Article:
How to Curb Cravings During the Holidays and Beyond
Mapping out your habit loops can help.
Posted Dec 18, 2018
The holiday season is here, and if you’re like most Americans, your stress levels will rise. How do you get by? Many of us have trained our brains to cope by eating. Mashed potatoes. Pumpkin pie. Cake. You name it.
My aim with these three tips is to help you survive and even thrive this holiday season. Whether your goal is to decrease stress eating, unwind anxiety or create short mental wellness “snacks” to nibble on throughout the year, here is the science that can help.
During the holidays, map out your habit loops.
Let’s take this step by step.
Our brains learn in a three-step process. First, we see food, and our brain says calories, survival! Then, we eat the food. Finally, our bodies send a signal to our brains: remember what you’re eating and where you found it. We lay down what scientists call a context-dependent memory and learn to repeat the process next time. See food, eat food. Feel good. Repeat. Trigger, behavior, reward.
After a while, our brains learn that if we eat sweets when we’re mad or sad, we feel better. Same learning process, just a different trigger: the hunger signal from our stomach becomes an emotional signal from our brain. Before you know it, feeling sad triggers that urge to eat.
These habit loops are strongest when we’re physically and emotionally exhausted. During the holidays, we have so many extra things to do: go shopping, put up lights, host parties, see family. It’s no wonder we can’t resist that extra piece of pie, especially after a nice slog of stiff eggnog.
Tip: Take time to map out your habit loops and identify what initiates your cravings and the resulting behaviors and rewards. You’ll be amazed at what you notice throughout the day.
Recognize and accept where you’re at.
When you experience a craving, instead of immediately grabbing food or getting trapped by the emotion, recognize how you feel in that moment.
Often, cravings cause us to operate like we’re on autopilot. And our NIH-supported research shows that using willpower to resist them doesn’t work. We found that blaming reward-based eating on lack of willpower ignores our underlying biology and the social and cultural contexts in which these behaviors develop. Only when we stop relying on willpower and recognize that we’re about to reach for that second piece of pie can we start to gain control and make a change.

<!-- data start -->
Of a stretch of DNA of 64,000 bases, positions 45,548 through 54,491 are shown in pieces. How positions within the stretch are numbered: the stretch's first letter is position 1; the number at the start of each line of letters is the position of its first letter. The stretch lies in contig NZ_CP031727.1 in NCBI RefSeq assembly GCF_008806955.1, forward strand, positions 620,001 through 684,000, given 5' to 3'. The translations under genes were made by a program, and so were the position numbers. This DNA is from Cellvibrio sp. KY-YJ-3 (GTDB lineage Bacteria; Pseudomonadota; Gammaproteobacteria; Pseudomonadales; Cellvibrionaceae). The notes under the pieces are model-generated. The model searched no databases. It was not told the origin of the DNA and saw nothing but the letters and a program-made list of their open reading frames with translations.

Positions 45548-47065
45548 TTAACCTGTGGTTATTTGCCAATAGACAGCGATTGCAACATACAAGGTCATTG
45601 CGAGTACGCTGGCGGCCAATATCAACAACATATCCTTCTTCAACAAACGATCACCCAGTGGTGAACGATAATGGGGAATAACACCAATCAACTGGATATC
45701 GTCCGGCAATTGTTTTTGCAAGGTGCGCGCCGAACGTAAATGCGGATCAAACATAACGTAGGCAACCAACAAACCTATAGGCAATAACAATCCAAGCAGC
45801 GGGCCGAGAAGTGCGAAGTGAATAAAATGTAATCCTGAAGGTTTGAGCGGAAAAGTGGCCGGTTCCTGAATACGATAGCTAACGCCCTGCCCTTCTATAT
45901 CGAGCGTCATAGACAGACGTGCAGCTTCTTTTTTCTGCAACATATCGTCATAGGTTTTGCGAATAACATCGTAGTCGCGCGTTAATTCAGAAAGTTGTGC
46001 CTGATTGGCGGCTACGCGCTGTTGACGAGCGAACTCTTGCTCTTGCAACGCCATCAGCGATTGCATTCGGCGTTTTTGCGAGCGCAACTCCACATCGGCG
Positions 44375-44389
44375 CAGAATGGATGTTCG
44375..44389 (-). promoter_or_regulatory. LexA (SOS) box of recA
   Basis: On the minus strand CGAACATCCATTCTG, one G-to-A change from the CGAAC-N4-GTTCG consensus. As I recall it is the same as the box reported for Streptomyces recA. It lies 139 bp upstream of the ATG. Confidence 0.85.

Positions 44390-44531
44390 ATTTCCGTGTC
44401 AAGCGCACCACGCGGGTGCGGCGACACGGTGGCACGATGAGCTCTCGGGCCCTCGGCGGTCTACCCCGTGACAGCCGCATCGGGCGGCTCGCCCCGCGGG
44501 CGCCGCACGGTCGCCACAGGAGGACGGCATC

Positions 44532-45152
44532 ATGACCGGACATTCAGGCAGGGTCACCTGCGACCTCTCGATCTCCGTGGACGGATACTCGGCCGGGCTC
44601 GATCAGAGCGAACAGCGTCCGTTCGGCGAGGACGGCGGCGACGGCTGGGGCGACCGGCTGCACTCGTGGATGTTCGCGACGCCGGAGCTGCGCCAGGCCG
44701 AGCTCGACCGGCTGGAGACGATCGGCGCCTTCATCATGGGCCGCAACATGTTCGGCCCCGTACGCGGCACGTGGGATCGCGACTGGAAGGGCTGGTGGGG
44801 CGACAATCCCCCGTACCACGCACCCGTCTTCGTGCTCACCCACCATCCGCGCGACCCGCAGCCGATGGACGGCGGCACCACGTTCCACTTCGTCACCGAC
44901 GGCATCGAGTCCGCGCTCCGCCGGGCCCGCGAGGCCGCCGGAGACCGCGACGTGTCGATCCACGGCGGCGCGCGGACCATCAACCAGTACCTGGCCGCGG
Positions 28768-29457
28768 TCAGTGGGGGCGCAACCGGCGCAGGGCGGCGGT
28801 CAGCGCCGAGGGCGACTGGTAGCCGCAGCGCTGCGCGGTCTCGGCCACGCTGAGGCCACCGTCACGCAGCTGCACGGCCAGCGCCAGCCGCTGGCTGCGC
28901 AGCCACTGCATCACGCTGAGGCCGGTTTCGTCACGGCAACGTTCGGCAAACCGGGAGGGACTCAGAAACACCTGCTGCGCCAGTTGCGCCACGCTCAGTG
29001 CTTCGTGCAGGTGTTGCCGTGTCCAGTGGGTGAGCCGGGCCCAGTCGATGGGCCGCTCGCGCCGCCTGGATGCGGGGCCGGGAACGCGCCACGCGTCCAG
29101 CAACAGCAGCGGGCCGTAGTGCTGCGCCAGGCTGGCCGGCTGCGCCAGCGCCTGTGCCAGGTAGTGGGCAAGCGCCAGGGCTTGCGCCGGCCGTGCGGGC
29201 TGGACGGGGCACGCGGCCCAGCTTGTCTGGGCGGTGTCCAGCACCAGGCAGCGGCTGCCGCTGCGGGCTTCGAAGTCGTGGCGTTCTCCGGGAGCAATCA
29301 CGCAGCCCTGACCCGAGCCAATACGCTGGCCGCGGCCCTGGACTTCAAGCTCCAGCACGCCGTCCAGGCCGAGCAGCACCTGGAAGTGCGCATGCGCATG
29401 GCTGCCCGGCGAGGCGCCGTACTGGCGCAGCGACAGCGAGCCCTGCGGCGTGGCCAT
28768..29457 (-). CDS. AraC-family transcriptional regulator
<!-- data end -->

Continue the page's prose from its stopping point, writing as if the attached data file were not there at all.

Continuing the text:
But, if willpower is futile, what can we do instead?
Bring the emotions and cravings lurking in the back of your mind into your awareness. Cravings aren’t as scary when we see them for what they are: thoughts and feelings. And curiosity about the cravings helps us understand that these cravings are simply sensations that come and go. All we have to do is be present with them, allow them to be there and just watch.
Tip: Next time you’re feeling a craving, try to acknowledge your acceptance in a small active way, like nod your head or just say, “Okay, I got you, craving.” Then, try tapping into your capacity to be curious about the craving. For example, where in your body do feel it? Curiosity is our inner superpower, and it’s always available.
Now that we’ve mapped out our habit loops and started recognizing cravings, what’s next? Fortunately, we can intercept this cycle and stop the behaviors that feed the stress eating habit loop.
The prefrontal cortex, the part of our brain that’s key to making logical decisions, actually goes offline when we get stressed or anxious. So, while it means well, we can’t trust it to be there when we need it. And resistance feels exhausting. It only takes a few minutes of staring down the pie to know you can’t win this battle.
To hack the habit loop, we need to ditch traditional dieting. Yes, you heard me. Stop dieting. Instead, lean into cravings. Have the second slice of pie, but be mindful about why you want it and how it makes you feel. There’s evidence to prove it works.
We found app-based mindfulness training helped obese and overweight women reduce craving-related eating by 40 percent. The smartphone-delivered intervention didn’t involve a diet. No list of foods you can’t eat. No fighting off hunger. Rather, in another NIH-supported study, our research showed that we can specifically target the mechanisms underlying unhealthy eating habits using mindfulness, being present and nonjudgmental with your thoughts in the moment.
Then why does it seem like there’s always a new diet craze? Because a lot of us aren’t in control. We need to look for the next diet because—you predicted it—the last one didn’t work. Most diets are based on willpower. But, a diet can’t help if willpower is based more on myth than mental muscle.
To be successful, we have to address our underlying habits. Say goodbye to willpower and hello to mindfulness.
Tip: Next time you’re experiencing a craving, recognize it, accept it’s there and then roll out the welcome mat and invite it in. Explore what it feels like and see that it’s temporary. Remember, you don’t have to be perfect, you just have to show up and try.
Brewer, J., Ruf, A., Beccia, A. L., Essien, G., Finn, L. M., van Lutterveld, R., & Mason, A. E. (2018). Can Mindfulness Address Maladaptive Eating Behaviors? Why Traditional Diet Plans Fail and How New Mechanistic Insights May Lead to Novel Interventions. Frontiers in psychology, 9, 1418.
Mason, A. E., Jhaveri, K., Cohn, M., & Brewer, J. A. (2018). Testing a mobile mindful eating intervention targeting craving-related eating: feasibility and proof of concept. Journal of behavioral medicine, 41(2), 160-173